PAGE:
I had been set to name the upcoming new moon the Tulip Moon, which would have presided over the flowering of mid-season and late tulips throughout my village.
However, on Easter Sunday, my neighbor Moya announced over her south fence that she had found a preying mantis ootheca (egg sack) in her spirea bush, the same place she had found one last year.
We talked about the timing of her discovery, and I realized I had forgotten all about oothecas and should have anticipated her suggestion that the May moon really be called the Preying Mantis Moon.
The fledgling children of the oothecas are about a fourth of an inch long when they crawl out, and they grow quickly through early summer. One year I found two in my garden on June 14; they were an inch long. The ones I came across on Independence Day were two inches long.
In roughly three months, they are mature. On August 14, Barbara reported a full-grown mantis scratching at her back screen door. She said it usually made a sound “kind of like a cricket,” and the same one had been there at least since June. “They come back year after year,” she told me.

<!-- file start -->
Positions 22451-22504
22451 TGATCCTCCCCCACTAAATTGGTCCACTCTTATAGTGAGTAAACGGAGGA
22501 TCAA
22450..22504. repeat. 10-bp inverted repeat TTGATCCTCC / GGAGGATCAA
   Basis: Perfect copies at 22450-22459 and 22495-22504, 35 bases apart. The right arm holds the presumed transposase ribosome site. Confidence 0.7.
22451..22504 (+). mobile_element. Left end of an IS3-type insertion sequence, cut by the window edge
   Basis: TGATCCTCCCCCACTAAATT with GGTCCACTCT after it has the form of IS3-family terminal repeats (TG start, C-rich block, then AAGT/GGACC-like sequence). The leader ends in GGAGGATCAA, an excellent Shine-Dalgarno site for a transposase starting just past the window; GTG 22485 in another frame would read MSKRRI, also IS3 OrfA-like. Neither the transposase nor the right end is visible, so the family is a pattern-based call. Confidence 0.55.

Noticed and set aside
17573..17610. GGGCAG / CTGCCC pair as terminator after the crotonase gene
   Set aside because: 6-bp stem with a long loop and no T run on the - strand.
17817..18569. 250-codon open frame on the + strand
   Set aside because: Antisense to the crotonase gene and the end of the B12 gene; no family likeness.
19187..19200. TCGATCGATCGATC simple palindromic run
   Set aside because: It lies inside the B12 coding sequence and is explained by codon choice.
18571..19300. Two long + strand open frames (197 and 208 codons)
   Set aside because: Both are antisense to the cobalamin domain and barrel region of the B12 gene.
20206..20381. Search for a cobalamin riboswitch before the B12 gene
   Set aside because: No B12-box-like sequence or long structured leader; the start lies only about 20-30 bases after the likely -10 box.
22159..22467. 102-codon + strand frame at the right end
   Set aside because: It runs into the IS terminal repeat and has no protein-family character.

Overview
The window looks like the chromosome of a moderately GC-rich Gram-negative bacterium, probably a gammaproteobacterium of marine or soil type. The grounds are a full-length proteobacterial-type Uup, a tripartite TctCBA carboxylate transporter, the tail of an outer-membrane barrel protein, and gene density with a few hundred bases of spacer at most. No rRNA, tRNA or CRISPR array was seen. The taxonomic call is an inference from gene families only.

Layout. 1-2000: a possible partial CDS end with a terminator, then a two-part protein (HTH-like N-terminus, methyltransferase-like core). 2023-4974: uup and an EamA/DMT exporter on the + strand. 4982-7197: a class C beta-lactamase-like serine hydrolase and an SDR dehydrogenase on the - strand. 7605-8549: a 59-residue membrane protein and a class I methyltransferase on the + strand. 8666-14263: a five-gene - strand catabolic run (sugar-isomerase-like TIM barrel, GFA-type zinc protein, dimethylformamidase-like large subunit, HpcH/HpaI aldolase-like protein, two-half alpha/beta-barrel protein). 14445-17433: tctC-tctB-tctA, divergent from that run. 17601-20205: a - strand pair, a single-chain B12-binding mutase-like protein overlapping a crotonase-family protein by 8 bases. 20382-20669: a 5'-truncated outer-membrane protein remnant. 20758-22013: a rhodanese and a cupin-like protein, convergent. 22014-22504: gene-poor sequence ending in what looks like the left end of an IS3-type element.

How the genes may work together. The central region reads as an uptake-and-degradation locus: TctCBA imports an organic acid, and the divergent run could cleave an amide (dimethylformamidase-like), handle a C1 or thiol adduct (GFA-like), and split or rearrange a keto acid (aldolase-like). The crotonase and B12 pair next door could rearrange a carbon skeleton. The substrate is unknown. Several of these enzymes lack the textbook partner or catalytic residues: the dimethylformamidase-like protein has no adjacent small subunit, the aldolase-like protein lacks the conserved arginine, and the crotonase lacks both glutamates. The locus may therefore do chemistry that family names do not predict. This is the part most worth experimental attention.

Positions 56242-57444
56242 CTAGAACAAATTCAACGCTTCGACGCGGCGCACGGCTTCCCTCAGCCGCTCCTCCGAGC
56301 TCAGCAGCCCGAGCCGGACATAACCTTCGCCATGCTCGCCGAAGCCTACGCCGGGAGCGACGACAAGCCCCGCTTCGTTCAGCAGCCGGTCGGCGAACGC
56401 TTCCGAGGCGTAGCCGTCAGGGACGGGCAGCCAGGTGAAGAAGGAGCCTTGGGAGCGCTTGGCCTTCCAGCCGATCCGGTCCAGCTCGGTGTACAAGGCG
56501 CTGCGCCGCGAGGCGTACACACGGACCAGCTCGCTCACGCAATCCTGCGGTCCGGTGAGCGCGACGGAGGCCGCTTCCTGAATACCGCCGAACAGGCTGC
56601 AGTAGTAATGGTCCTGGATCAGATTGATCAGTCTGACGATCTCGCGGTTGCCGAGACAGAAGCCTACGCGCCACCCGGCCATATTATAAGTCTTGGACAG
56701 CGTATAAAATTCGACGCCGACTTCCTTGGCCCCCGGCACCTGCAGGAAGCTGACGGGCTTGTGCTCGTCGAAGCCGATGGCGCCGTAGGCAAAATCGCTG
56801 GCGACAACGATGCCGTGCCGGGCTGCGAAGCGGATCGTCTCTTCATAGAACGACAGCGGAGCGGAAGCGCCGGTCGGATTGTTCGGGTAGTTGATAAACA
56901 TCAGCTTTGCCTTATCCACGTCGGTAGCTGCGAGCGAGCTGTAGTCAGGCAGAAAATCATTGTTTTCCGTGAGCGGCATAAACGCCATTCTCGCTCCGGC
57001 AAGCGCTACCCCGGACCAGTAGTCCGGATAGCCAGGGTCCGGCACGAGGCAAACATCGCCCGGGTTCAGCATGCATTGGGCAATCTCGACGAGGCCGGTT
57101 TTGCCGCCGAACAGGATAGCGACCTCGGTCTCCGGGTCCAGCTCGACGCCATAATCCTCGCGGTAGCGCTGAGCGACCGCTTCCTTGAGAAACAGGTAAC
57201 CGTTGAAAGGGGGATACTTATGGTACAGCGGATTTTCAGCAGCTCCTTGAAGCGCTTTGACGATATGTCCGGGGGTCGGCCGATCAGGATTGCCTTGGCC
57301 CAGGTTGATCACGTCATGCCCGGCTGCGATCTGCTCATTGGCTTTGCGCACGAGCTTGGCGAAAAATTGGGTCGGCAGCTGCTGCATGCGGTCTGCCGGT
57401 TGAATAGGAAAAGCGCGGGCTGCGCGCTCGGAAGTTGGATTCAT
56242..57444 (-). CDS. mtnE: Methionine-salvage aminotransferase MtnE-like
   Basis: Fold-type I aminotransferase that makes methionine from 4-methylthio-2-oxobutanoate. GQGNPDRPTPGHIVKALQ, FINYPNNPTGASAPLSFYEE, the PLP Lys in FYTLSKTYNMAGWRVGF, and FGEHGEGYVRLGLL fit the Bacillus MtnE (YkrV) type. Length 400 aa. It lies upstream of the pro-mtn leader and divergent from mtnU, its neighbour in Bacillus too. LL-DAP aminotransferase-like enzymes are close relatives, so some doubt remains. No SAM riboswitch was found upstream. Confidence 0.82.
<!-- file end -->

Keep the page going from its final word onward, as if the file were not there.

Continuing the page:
Creating their oothecas in the early autumn, mantises die in the winter, so Barbara’s visitor had not really survived to visit her again. An ootheca in her bushes, however, had released its young for many Mays, and at least one of the insects had survived and grown big enough to peer in her back door before the deep cold settled in.
And, all that being said, this May’s moon will be called the Preying Mantis Moon. Of course.
This is Bill Felker with Poor Will’s Almanack. I’ll be back again next week with notes for the third week of late spring. In the meantime, look for oothecas.